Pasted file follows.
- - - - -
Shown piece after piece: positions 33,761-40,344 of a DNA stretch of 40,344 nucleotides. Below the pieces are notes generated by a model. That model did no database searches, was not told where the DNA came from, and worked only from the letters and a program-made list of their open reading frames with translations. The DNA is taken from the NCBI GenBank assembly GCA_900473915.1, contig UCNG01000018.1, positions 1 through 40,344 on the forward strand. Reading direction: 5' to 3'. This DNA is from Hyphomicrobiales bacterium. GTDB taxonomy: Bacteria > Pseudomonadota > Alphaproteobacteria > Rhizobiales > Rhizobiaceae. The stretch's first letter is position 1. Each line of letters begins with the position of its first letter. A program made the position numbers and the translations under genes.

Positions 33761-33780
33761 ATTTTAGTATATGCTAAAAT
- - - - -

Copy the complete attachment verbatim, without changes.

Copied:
Shown piece after piece: positions 33,761-40,344 of a DNA stretch of 40,344 nucleotides. Below the pieces are notes generated by a model. That model did no database searches, was not told where the DNA came from, and worked only from the letters and a program-made list of their open reading frames with translations. The DNA is taken from the NCBI GenBank assembly GCA_900473915.1, contig UCNG01000018.1, positions 1 through 40,344 on the forward strand. Reading direction: 5' to 3'. This DNA is from Hyphomicrobiales bacterium. GTDB taxonomy: Bacteria > Pseudomonadota > Alphaproteobacteria > Rhizobiales > Rhizobiaceae. The stretch's first letter is position 1. Each line of letters begins with the position of its first letter. A program made the position numbers and the translations under genes.

Positions 33761-33780
33761 ATTTTAGTATATGCTAAAAT